Bio: Simon Perchik is an attorney whose poems have appeared in Partisan Review, The New Yorker and elsewhere. For more information, including his essay “Magic, Illusion and Other Realities” and a complete bibliography, please visit his website at www.simonperchik.com.

Generation Chasm

By Ian C Smith

He would silence them, his own best, his blessed

press Mute if he knew how, their mouths moving.

Life’s changed, he is told.  They don’t evenread.

His shelved books consign him to then, not now.

He turns from today like a slow, bruised beast

from their texting, quarantined by smug sneers

OMG, like, he h8s th@ word salad

Stricken with understanding, swamped by years

he shies away from spin, ghost-written greed

they swallow from rogues of their own choosing.

His slash and burn wit tires, locked blow for blow

with their hedonism, dues invalid

their naïve jabs through the bars of his cage

this abomination, this plague, old age.

Daily I Fall out of Love with Investment Bankers

By Lara Dolphin

in response to Daily I Fall in Love with Mechanics by Susan Thurston and Daily I Fall in Love with Waitresses by Elliot Fried

Daily I fall out of love with investment bankers

with their vanity license plates

2BG2FAIL MNYNPWR HOTSTOK

and fat rubber tires.

I hate how they bend over numbers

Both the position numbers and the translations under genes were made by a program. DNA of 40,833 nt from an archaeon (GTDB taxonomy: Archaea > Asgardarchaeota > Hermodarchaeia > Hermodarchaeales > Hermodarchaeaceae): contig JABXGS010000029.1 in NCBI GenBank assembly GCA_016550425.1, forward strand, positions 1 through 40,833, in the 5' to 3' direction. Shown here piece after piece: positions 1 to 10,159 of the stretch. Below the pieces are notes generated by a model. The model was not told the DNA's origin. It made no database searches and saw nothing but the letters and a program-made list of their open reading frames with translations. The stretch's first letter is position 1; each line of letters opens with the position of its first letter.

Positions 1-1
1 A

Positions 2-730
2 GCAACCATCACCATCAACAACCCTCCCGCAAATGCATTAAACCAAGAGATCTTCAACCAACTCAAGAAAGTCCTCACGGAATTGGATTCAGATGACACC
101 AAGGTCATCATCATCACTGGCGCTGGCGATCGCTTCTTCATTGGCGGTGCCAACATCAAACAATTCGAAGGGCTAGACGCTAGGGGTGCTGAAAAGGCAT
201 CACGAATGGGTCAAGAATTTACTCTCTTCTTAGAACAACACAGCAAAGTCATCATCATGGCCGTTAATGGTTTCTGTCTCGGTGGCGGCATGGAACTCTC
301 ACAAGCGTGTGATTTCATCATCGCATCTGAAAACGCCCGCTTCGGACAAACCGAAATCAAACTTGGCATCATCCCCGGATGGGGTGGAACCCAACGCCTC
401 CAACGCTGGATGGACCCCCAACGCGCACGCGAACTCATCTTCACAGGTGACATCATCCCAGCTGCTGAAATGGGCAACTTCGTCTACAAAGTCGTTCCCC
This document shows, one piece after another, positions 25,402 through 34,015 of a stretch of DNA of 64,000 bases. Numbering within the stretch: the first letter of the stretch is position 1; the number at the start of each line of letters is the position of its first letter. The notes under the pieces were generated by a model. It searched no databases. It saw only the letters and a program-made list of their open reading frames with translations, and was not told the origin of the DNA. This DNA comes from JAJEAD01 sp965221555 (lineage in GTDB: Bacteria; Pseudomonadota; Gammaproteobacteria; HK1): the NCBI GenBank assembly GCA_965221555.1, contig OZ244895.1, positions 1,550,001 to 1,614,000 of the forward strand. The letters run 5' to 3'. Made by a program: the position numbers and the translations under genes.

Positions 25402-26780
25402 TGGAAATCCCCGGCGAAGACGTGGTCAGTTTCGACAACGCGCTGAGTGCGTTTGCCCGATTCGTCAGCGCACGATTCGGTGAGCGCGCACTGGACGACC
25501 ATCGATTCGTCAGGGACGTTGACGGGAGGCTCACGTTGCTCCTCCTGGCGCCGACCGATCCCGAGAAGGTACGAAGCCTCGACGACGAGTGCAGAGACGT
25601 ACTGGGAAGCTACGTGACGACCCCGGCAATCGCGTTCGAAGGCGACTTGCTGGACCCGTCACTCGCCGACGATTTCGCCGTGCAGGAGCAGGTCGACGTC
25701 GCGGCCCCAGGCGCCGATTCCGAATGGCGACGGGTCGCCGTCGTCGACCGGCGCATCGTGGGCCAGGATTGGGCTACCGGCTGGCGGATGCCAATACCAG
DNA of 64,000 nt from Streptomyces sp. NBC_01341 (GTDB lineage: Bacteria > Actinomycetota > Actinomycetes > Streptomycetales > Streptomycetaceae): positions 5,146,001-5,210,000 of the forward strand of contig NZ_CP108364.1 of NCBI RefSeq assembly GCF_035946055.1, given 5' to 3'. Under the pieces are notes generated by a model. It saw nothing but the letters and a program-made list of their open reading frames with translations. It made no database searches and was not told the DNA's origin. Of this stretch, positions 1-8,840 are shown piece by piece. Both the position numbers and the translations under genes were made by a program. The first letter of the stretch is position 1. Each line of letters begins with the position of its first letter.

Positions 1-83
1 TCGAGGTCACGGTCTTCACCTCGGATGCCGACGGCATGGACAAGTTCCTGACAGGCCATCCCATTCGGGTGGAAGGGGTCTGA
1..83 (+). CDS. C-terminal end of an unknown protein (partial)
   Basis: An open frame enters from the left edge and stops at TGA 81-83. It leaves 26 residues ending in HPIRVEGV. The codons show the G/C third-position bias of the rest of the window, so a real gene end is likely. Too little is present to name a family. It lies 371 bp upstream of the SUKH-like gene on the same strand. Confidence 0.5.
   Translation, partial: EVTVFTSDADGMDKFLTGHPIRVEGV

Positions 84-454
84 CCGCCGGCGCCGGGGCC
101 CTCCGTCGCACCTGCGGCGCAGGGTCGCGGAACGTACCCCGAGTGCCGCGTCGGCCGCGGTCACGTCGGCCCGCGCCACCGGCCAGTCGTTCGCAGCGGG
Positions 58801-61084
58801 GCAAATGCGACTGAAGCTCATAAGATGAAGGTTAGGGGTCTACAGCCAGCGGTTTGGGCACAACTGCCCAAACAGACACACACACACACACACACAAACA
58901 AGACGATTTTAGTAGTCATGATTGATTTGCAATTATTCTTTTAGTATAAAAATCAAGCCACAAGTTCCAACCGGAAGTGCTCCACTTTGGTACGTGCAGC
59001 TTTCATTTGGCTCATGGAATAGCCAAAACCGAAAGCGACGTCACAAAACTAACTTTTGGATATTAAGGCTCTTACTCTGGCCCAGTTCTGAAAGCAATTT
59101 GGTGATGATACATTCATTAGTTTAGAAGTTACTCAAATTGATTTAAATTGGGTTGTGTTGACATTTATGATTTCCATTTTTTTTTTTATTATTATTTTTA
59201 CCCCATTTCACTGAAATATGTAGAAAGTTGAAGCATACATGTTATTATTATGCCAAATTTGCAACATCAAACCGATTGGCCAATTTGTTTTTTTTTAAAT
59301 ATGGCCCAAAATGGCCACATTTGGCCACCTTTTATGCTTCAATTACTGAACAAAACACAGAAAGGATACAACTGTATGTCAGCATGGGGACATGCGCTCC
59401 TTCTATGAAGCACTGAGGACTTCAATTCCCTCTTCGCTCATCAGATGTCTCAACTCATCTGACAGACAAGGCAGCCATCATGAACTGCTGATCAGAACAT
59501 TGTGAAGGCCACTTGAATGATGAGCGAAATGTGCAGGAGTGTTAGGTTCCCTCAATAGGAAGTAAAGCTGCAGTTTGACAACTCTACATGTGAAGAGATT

massaging their internal models.

Their hand-tailored Italian suits jockey behind Chinese walls

like ginned up bulls

hang around the financial district—

shards of broken dreams.

I feel their hard money

primed with a steady stream of funds

slide over me.

Their hands lithe and subtle

keep moving so . . .

misdirecting and pilfering so unnoticeably

that I am left insensible, defenseless.

Daily I fall out of love with investment bankers

with their scheming quant buddies.

They sell secrets in the backroom

and I want them.

I don’t know them.

They tranche securities

their legs triple-A-rated prime.

They have spouses or lovers or hookers

or all.

They are off-balance-sheet smug —

they know how naked credit default swaps work.

Their unnaturally white smiles

distract you from the fine print.

Daily I fall out of love with investment bankers

They buy you steak and get you drunk

but they never see you safely home

as they take the money and run run run.

Bio: Lara Dolphin is a freelance writer. Her work has appeared in print and online in such publications as “Pulse Literary Journal,” “River Poets Journal,” “The Foliate Oak Literary Journal” and “Calliope.”